4 July 2015

Victor Margueritte: La Garçonne | The Bachelor Girl (1922; repr. by PBP 2013)

Victor Margueritte's La Garçonne – translated perhaps a little inaccurately as The Bachelor Girl – is a fascinating and intelligent novel as well as a kind of historical document. It was published in 1922, shortly after the First World War had radically reduced the population of males, inevitably creating a surplus of nubile females. As a result, in the 1920s not only was abortion in France strongly outlawed but any advertising of contraception was forbidden, and maternity leave was introduced, along with a mother's day: the family ruled.

Margueritte was a feminist and recognised as such by women feminists, but La Garçonne was viewed by many as an attack on the mores of the haute bourgeoisie of the time: which it certainly was, although it wasn't a roman à clef representing living (or dead) people under pseudonyms. But for his 'social crime', Margueritte was stripped of his Légion d'honneur title: a first in its history.

Margueritte had published Les Prostituées in 1907 without exactly the same reactions: he was writing about marginals, not women from 'respectable' society. And it is the hypocrisy and self-interest of this society that the author is attacking.

Monique Lerbier comes from a wealthy family in Paris and is engaged to Lucien Vigneret, whom she loves, although Monique will discover that he doesn't love her and that Lucien and her father see the marriage more as a business arrangement. She is anonymously warned – it transpires by a later lover – that Lucien is being unfaithful to her and is seeing a woman named Cléo every day, but Monique burns the letter in disbelief. It is only during the new year celebrations that she sees the truth of these allegations, has sex with an unknown man out of spite, and begins the process of liberating herself from the tyranny of her parents and her class.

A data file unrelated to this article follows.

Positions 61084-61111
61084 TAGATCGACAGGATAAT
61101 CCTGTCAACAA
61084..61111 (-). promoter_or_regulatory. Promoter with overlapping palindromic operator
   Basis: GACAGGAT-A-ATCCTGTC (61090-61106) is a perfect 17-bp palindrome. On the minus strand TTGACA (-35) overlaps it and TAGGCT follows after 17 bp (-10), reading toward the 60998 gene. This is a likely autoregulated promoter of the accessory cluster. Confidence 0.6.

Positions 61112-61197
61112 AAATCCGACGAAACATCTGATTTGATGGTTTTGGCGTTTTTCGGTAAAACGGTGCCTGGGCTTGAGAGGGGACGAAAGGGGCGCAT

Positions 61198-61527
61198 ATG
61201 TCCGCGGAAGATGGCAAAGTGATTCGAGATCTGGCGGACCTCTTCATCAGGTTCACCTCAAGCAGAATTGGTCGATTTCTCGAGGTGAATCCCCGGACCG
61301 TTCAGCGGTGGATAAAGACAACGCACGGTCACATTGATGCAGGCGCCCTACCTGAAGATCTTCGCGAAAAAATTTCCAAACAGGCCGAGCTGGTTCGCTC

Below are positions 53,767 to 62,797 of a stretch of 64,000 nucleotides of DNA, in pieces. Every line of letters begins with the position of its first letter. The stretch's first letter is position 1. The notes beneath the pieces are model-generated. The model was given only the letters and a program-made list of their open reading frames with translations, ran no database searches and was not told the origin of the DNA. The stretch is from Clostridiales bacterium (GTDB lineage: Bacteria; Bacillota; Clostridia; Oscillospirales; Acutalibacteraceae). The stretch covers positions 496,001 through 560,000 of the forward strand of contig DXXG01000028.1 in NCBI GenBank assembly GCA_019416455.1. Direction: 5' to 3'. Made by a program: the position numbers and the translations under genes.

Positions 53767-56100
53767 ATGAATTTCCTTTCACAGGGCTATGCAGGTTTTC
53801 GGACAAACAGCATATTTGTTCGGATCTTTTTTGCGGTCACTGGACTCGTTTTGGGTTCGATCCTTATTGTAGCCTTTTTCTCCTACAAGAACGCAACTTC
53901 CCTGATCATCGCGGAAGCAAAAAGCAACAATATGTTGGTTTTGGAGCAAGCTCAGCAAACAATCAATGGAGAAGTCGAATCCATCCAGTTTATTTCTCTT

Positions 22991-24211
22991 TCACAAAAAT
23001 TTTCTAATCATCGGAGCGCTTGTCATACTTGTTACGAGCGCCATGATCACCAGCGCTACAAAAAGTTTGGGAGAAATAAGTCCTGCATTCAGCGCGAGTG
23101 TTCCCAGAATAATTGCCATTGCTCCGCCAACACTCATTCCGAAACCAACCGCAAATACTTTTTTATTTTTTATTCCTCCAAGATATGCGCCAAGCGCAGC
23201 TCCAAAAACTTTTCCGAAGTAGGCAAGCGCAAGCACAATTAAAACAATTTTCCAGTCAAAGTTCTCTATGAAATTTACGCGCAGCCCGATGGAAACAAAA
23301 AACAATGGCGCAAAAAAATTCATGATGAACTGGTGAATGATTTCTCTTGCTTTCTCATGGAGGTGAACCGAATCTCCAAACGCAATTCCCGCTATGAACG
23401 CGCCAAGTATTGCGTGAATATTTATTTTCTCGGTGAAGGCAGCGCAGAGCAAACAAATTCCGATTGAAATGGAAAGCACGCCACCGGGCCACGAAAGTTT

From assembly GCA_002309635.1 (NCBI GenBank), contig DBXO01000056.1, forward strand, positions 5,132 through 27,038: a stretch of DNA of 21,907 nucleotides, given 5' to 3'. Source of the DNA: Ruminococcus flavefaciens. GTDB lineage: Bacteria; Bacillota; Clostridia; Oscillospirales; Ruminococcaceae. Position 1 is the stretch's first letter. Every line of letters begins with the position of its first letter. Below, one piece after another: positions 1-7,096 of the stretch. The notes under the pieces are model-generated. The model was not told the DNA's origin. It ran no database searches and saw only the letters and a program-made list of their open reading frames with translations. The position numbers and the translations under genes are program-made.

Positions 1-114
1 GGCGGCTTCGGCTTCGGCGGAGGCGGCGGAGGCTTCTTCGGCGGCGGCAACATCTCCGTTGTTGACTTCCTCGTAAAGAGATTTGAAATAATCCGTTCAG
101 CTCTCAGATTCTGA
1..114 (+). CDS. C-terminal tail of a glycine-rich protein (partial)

But liberation comes at a price. The new Monique, the garçonne of the title, cuts her hair and establishes herself as a play set designer, experiments with various lovers, including women, and part of her new home becomes an opium den. She sees politicians as peddlars of poison, too frightened due to commercial exigencies to ban alcohol but ever-ready to ban 'la neige' (snow, or cocaine). She nevertheless despises what she has become, while at the same time shes is obviously unable to forsake her new knowledge of the age-old sexual double stardards and of how gender is conventionally perceived.

Monique starts to settle down and disbands the opium den when she thinks that she has found happiness with the novelist Régis Bousselot. Unfortunately he turns out to be consumed by almost psychotic jealousy and possessiveness: Monique feels like a prisoner, that Régis wants to own her. She escapes from him and goes to join her friend Mme Ambrat, but while she is at her friend's house Régis appears with a gun: Georges Blanchet, the philosophy teacher and writer is there at the time and acts as a human shield to defend her, and the shot injures both of them. Fortunately Blanchet is not seriously wounded and Monique only grazed: it is by the same bullet, which unites them.

La Garçonne is a fascinating post-First World War novel about female emancipation, bourgeois hypocrisy and gender statement. If its conclusion seems a little prosaic, artificial and predictable, it nonetheless makes some very bold statements considering it is almost one hundred years old.

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